As flooding increases, these cities are designed to work with -- not against -- the waterCities' relationship with water is a fragile balance. T...As flooding increases, these cities are designed to work with -- not against -- the water
Cities' relationship with water is a fragile balance. Too little leads to parched landscapes and water shortages; too much can cause deadly flooding, washing away homes, lives and livelihoods.
Last year severe flooding caused devastation around the world, including in Nigeria, Pakistan and Australia. And it's predicted to get worse. Parts of Asia's largest cities are projected to be underwater by the end of the century. US coasts are expected to see 10 to 12 inches of sea level rise by 2050.
To protect themselves, cities have tended to focus on trying to keep water out, often turning to concrete: Building up walls, dams and other "gray infrastructure."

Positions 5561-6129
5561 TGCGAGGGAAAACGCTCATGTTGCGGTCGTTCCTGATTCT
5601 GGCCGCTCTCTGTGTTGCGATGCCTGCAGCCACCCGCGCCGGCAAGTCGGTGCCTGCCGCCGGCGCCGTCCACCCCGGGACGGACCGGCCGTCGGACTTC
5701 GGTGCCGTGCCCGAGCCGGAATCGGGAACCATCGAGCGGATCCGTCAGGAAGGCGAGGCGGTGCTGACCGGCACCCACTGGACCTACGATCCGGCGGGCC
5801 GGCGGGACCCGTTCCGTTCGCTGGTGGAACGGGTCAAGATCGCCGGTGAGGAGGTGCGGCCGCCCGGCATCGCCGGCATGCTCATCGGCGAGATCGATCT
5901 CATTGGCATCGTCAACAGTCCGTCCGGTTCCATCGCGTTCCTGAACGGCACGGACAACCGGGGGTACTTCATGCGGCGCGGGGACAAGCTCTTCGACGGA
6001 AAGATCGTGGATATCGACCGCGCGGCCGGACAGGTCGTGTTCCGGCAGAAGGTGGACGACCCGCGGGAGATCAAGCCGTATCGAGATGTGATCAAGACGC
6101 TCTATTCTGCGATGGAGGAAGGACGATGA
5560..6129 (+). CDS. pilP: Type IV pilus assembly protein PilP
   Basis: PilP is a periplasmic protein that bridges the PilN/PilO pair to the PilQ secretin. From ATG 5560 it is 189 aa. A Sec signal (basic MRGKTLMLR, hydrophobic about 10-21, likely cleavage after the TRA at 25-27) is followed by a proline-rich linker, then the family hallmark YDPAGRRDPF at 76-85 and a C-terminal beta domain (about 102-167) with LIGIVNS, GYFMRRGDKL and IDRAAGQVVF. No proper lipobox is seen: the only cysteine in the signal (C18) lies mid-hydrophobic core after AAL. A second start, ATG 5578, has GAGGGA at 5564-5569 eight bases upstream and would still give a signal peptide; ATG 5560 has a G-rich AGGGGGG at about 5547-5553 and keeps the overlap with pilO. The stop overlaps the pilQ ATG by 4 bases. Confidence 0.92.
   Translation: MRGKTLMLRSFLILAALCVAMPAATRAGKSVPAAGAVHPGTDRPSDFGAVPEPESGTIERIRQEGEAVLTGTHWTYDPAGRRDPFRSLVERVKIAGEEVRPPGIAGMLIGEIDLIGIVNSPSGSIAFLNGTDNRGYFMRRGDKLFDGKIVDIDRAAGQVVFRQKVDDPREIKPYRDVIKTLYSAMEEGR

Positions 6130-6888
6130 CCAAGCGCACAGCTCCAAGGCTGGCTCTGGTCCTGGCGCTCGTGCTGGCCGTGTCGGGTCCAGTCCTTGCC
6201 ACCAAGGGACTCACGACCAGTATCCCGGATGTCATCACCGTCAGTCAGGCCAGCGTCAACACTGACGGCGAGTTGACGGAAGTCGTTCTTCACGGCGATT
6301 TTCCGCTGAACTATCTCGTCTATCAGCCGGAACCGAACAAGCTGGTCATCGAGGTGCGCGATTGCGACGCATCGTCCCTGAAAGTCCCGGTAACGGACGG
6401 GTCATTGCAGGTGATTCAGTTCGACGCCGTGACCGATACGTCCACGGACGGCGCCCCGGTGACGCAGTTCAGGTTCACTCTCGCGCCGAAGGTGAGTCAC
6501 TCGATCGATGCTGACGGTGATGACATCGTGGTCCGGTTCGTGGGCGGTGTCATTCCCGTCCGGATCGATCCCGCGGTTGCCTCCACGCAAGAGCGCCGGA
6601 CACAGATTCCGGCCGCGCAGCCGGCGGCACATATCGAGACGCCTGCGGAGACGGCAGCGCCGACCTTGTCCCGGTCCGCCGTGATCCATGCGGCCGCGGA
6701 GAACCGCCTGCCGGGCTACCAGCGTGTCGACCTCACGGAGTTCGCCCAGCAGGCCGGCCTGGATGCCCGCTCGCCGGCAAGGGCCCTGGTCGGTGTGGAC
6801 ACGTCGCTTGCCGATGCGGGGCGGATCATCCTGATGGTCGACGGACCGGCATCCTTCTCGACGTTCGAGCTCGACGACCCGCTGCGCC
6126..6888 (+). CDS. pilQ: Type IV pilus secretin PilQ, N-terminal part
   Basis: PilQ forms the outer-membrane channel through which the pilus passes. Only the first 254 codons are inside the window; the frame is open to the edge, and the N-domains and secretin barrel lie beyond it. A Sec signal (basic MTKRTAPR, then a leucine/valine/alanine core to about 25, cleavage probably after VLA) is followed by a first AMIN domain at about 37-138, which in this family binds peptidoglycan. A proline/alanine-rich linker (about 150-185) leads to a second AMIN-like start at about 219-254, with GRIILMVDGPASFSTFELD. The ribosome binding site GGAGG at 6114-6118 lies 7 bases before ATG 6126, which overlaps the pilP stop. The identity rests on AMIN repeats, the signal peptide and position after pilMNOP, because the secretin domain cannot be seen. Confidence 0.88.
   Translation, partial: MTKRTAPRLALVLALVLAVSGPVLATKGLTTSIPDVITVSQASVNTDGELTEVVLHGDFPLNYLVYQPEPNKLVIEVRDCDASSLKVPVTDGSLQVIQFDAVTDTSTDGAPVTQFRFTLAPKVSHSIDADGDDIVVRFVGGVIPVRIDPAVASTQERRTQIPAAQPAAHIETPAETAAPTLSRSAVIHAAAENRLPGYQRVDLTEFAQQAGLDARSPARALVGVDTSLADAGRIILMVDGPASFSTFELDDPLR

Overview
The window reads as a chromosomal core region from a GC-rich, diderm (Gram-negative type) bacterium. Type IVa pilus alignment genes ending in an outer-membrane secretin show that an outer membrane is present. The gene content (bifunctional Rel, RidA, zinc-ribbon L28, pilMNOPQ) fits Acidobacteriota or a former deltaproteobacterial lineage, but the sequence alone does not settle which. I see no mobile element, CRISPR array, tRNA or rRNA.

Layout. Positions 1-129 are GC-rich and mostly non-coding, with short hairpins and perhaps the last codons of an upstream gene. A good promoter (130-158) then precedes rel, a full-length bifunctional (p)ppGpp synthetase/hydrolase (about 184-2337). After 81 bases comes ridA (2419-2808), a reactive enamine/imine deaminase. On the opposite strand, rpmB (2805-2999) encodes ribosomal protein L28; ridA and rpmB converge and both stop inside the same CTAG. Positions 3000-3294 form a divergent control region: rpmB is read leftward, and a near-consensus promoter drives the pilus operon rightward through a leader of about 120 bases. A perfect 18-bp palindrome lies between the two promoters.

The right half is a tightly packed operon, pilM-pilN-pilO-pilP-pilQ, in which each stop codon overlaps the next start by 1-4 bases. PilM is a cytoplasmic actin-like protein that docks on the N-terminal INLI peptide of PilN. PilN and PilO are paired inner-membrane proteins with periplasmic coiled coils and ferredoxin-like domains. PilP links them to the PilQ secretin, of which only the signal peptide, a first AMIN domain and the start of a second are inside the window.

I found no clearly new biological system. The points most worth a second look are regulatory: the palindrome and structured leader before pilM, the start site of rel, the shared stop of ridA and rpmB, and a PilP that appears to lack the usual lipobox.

"This approach works well when it is possible to predict the extent and volumes of flooding events, but has serious limitations in the current climate unpredictability," Elisa Palazzo, senior lecturer at UNSW Sydney's School of Built Environment, told CNN.
As the climate crisis continues to threaten cities and reshape coastlines, it's prompted some to try a different way. These vulnerable urban areas are looking to work with, rather than against, water by incorporating it into the fabric of the city -- soaking it utp when there's too much; retaining it when there's too little.
Whether these efforts can scale up quickly enough to meet the enormity of the climate challenge cities face is not yet clear. But they show the possibilities when cities stop seeing water only as a threat to be controlled by concrete.
Here's how five cities are trying to reclaim their relationship with water.